Make the story of your divorce recovery bittersweet and successful instead of just bitter.
Divorce is tough. The worst part of it is that there's loss after loss after loss.
You've lost your marriage.
You've lost your dreams of "happily ever after."
You've lost being married to one person for your entire life.
You've lost having your kids grow up in an intact family.
You've lost being able to see your kids growing up on a daily basis.
You've lost the conveniences that come with marriage - one home, shared responsibilities, shared parenting, etc.
These losses are only the tip of the iceberg of things you say goodbye to when your marriage ends. Divorce recovery is a tale of grief.
But the losses don't tell the whole story. They just set the stage - a stage of destruction.
It's the rest of the story that's the most powerful, the most affirming and the most wonderful. The rest of the story is about creating and rising from the ashes. It's a talk of you creating your life into something better than it was - a life you love even more. (Yes, it's possible.)
The trouble is you're probably not feeling all that heroic. And that's completely understandable. The destruction and misery surrounding you aren't exactly breeding grounds for motivation and energy.
Luckily, being (or becoming) heroic in the midst of divorce recovery doesn't have to be difficult.
You can make things better and develop a sense of hope about your future. You can get over your divorce (a hero has to have a seemingly insurmountable task to overcome) if you simply start asking yourself four questions.
The first question is about who you were before you got married: What are some things you gave up for the sake of your marriage?
Obviously, you gave up being single, but what are some of the other things? To give you an idea of where to start, let me tell you a couple of the first things I gave up for the sake of my marriage. I stopped expressing myself with a colorful vocabulary because my ex didn't approve of my use of the word "sh*t". And I stopped going out dancing.
The second question is about curiosity: What are some experiences you’d like to have or things you’d like to try?
When you’re married, you tend to dampen your curiosity to include only those things that fit within your marriage rather than things that satisfy your need to explore and have new experiences. So throw off those restraints and allow yourself to rekindle your sense of adventure and wonder as you answer this question.
The third question is about life purpose: What are some dreams you moth-balled because of your marriage?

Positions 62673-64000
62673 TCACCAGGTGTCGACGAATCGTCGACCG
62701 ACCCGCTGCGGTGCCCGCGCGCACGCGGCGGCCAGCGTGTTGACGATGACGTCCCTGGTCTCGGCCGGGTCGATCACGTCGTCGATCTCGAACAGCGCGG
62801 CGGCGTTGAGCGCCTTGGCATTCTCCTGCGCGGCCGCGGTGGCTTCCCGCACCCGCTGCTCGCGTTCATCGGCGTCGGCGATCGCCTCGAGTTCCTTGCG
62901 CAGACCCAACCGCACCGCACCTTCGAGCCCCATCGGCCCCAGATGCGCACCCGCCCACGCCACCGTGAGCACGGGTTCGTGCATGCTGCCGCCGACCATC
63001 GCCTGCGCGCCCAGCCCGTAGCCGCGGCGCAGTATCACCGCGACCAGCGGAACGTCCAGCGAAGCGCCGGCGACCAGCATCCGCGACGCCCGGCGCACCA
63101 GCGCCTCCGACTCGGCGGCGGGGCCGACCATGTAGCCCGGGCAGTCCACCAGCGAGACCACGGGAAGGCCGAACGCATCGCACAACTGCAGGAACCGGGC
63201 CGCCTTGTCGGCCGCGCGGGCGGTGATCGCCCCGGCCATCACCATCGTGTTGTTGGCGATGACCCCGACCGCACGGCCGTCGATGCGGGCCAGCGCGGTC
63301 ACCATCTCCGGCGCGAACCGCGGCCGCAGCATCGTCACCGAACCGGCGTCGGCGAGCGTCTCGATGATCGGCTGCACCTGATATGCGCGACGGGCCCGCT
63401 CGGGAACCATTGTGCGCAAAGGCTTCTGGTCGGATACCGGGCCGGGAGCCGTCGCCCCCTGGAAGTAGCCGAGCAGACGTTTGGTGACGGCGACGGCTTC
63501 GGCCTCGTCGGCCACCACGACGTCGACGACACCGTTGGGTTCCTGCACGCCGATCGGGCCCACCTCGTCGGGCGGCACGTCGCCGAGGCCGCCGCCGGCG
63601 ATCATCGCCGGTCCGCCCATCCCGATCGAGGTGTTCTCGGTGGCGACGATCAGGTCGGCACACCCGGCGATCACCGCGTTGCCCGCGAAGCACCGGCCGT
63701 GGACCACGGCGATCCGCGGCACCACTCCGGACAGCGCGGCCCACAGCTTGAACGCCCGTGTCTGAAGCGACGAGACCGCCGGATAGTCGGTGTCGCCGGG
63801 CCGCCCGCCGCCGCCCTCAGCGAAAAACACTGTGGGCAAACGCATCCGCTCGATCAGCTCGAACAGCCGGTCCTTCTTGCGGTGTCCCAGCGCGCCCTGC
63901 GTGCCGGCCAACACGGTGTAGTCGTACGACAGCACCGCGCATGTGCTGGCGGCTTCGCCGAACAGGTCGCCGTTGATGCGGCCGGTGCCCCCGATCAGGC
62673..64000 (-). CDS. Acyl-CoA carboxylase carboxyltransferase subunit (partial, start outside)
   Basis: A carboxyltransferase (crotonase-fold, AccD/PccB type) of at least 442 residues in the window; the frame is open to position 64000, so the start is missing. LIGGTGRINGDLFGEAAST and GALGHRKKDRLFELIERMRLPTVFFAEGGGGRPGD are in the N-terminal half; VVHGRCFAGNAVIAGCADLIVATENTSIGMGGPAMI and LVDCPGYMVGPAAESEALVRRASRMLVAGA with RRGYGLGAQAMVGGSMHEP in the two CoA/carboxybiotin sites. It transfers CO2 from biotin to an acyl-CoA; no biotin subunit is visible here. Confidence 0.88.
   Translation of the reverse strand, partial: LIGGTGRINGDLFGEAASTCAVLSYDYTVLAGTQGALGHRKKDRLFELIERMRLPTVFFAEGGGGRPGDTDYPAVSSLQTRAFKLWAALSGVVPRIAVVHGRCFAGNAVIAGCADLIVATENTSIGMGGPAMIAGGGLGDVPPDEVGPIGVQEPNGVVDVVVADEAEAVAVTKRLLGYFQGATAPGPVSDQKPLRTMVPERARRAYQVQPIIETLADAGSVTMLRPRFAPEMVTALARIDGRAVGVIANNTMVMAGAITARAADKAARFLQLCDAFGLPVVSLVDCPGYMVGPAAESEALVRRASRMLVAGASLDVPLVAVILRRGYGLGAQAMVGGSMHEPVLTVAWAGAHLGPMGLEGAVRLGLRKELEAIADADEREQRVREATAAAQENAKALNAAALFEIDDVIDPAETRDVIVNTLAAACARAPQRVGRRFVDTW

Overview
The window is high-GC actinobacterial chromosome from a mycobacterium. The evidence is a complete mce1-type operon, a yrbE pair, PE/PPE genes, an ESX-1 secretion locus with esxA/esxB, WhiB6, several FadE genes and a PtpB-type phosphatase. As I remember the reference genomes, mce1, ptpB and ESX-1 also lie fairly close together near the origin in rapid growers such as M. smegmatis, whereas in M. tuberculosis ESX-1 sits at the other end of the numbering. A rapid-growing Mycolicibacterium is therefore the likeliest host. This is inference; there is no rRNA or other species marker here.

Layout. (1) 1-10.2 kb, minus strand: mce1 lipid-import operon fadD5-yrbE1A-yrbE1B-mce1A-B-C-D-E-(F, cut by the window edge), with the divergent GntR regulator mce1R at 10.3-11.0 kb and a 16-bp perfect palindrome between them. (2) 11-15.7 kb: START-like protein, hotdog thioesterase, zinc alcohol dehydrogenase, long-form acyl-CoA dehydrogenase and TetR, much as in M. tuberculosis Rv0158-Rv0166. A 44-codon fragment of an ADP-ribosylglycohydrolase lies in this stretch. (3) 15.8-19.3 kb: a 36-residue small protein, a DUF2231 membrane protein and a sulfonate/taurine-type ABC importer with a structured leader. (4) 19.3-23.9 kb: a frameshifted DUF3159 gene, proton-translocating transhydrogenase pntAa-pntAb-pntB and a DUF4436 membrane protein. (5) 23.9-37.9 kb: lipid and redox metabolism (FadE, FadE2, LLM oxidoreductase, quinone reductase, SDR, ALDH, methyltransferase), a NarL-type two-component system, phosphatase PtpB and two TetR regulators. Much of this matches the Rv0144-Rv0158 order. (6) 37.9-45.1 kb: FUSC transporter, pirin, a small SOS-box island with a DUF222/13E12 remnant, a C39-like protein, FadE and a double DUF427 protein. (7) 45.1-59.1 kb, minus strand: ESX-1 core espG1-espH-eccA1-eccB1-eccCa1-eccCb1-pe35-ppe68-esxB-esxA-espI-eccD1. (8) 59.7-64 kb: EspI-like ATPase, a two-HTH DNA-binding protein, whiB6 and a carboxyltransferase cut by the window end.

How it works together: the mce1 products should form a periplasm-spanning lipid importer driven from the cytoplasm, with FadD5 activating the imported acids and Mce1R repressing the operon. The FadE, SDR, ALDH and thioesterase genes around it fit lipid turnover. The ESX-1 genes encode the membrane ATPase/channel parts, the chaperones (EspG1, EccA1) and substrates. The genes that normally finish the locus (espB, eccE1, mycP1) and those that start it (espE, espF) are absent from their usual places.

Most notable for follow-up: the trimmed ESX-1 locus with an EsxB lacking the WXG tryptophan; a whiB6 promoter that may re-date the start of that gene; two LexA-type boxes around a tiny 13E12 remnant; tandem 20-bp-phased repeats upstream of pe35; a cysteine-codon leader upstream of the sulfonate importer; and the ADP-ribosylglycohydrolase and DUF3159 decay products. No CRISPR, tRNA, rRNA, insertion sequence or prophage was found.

Maybe touring the world or becoming a physician were dreams you chose to put on the back burner because they didn’t fit in with the life you were living with your spouse. The good news is that you don’t have the same constraints anymore, so dust off those dreams and see which ones still inspire you.
The final question is about your future: Who do you want to be a year from now? 5 years from now?
Fuzzy answers are OK right now especially if your divorce is in progress or recent. But you need to come up with answers because that’s who you get to start growing into right now.
One of the answers I frequently hear when I ask this question is “I want to feel happy and not sad all the time.” If that’s your answer too, start being on the lookout for one thing every day that makes you happy or at least less sad. It could be the smile on your child’s face or the beautiful clouds in the sky. Whatever it is make note of it. The more often you do notice these things the more quickly you’ll be able to lift your veil of grief.
But just because you focus on answering these questions (again and again) to pull yourself through your divorce recovery, it doesn’t mean that you won’t still feel sad, lonely or grief-stricken. What it does mean is that things will start feeling a bit different, less overwhelming and all-consuming.
And the longer you continue moving forward toward what you want the greater your appreciation for what was and the fact that it’s ending is what’s contributing to you becoming who you are now and who you want to become. So really, the losses were just the setting and the beginning of the rest of your life story. The story where you’re the hero and you wind up happy and fulfilled again.